The Rt Rev Muru Walters has been made a life fellow of Selwyn College -Te Maru Pūmanawa to recognise his contribution to the College, the Anglican Church, the academic and cultural life of Dunedin and Aotearoa New Zealand: as an Anglican Bishop, an educator, master carver, author, poet, composer, artist, broadcaster and Māori All Black.
But the biggest cheer Bishop Muru’s son John Walters got from Selwyn College students at their annual high tea on Wednesday night, was when they found out how Bishop Muru’s musical talent had passed on to a family member better known to them,
“Did you know that this amazing guy Bishop Muru Walters that we are honouring tonight is the grandfather, and sitting here is the father – John Walters – of Matiu Walters, the lead singer of Six60?” said Selwyn College student president Nic Sinnott last night, to roars from the College.
Bishop Muru’s eldest son John Walters was at Selwyn College - Te Maru Pūmanawa in Dunedin on Wednesday to receive the honorary fellowship on Bishop Muru’s behalf at the College’s annual valedictory service.
Bishop Muru Walters, who was the first Ahorangi of Te Rau Kahikatea Māori Theological College at St John’s College, and Bishop of Upoko o Te Ika from 1992-2018, is honoured to receive the fellowship, but is unable to travel at this time.
On Wednesday morning John Walters attended a reception on his father’s behalf where around 30 friends and colleagues of Bishop Muru shared stories honouring his role in Church and society and in driving forward the Māori cultural renaissance at Otago over forty years ago.
Bishop Muru Walters (Rarawa, Te Aupori) came to Ōtepoti with his wife Lorraine and their four children via Whāngarei in 1970. Muru had already lived in Dunedin to attend a Teachers’ College specialist art teaching course in 1955. Over the 15 intervening years he had built up a reputation for excellence teaching Māori arts across schools in Kaitaia, the Bay of Islands, Hawke’s Bay and Gisborne. Back in Dunedin, he took up the role of art lecturer at Dunedin Teacher’s College. His son John remembered well arriving in the city as a young teenager,
“My initial perception of Dunedin was that there were no other Māori. We had come from a school where 80-90% of the kids were Māori or Pacific Islanders, and when we got here, there was just Christine.”1
While Muru Walters lectured teacher trainees in Māori arts at Dunedin Teacher’s College, he immersed himself in the city’s academic, sporting and cultural life.
In time, he established the Dunedin Teachers’ College Māori Department and in 1974 Muru began teaching Māori at the University of Otago.
Whilst living in Dunedin, Muru led the Araiteuru Māori club, which met in All Saints’ Hall over the fence from Selwyn College, in the years before Araiteuru Urban Marae was built. He assisted Selwyn College over a number of years, first revising, then teaching the College’s haka.
This year’s Selwyn College student president Nic Sinnott (Tuwharetoa) thanked John Walters for his father Muru’s work to support and build on the haka tradition. He said that along with other Māori Selwyn fellows such as Sir Mason Durie and Prof Piri Sciascia, Bishop Muru had mapped a pathway that created space for Māori students coming to Selwyn College today.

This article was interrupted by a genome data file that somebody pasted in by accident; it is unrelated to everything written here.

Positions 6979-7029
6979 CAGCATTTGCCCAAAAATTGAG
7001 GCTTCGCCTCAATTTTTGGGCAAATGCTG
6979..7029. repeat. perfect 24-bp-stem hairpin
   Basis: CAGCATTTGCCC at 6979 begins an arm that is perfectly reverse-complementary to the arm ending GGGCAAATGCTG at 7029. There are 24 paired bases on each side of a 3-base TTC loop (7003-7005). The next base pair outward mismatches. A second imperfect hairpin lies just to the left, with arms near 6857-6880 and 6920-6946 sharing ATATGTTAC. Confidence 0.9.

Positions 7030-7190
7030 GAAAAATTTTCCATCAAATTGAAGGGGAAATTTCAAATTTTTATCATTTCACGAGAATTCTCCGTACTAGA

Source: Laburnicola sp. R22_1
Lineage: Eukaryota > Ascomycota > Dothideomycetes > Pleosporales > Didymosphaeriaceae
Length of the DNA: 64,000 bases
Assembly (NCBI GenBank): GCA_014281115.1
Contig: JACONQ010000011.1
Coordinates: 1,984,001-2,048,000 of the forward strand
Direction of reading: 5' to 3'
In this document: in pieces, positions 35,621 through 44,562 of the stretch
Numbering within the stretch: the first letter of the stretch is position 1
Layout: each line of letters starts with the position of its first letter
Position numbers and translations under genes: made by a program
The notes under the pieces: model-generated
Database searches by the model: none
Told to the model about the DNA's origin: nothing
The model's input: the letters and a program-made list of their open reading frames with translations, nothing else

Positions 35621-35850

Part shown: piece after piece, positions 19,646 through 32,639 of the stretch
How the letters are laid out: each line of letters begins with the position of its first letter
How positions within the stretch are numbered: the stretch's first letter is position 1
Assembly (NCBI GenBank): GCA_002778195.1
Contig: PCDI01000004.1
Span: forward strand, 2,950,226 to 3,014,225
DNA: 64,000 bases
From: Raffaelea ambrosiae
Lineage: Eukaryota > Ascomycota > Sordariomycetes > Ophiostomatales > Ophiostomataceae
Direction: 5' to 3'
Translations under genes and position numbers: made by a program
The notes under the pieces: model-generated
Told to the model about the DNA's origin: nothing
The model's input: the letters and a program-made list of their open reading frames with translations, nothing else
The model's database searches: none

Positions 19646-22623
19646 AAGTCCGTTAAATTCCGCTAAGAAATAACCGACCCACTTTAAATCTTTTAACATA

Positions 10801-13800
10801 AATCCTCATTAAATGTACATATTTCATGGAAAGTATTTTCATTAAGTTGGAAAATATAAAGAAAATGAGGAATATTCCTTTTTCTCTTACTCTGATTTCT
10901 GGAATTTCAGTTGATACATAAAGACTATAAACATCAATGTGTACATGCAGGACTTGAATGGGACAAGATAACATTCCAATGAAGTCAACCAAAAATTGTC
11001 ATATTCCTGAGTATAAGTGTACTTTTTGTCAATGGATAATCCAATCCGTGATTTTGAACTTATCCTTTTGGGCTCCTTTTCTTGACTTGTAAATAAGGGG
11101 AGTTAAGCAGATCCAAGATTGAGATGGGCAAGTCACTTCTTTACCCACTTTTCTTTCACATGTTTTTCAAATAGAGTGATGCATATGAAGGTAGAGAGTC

“You have given us a place to stand as Māori in this College. I’m pleased to tell you that this year is the second year in a row that Selwyn College has had a Māori president and with our warden Luke we are actively building up taha Māori in College life.”
Selwyn College cultural rep Laura Gemmell (Kahungunu, Tuwharetoa) has built on College tradition this year with her composition of the College’s first ever haka wāhine.
College kaumatua Rev Wiremu Quedley (Ngati Haua, Ngati Maniapoto) who for eight years has been honorary priest assistant at All Saints’ Church (which is the College chapel) was delighted to offer his blessing for the new haka.
“It is fitting for the College wāhine to have their own haka, because the tāne haka tradition dates back to the time before women were admitted to the College. To bring this in now adds to the tradition of the College alongside the waiata that has been established for decades as a College women’s tradition.”
John Walters reported that Bishop Muru, Lorraine and the wider whānau were humbled to receive the fellowship and to hear how many people had come forward to renew his links with the city, Selwyn, Otago College of Education, Arai Te Uru and the whānau who were part of the family’s life in Dunedin.
John Walters, who practices law in Auckland, finished by pointing out that Dunedin was good for the whānau too, and that came through as all three of his own children went on to study at Otago.
“Dunedin provided the academic and cultural environment and freedom for Dad to blossom, in circumstances where it might have been more difficult had we remained up North where he would have been under the strict gaze of his elders.”
“So Dunedin had given to him, and us, as well.”
“Dad and our family are grateful for and will honour this tohu that has been bestowed on him.”
1. A nod to Christine Maxwell, who was a teenager in the Arai Te Uru kapa haka group in the 1970s and who attended the reception at Selwyn on Wednesday.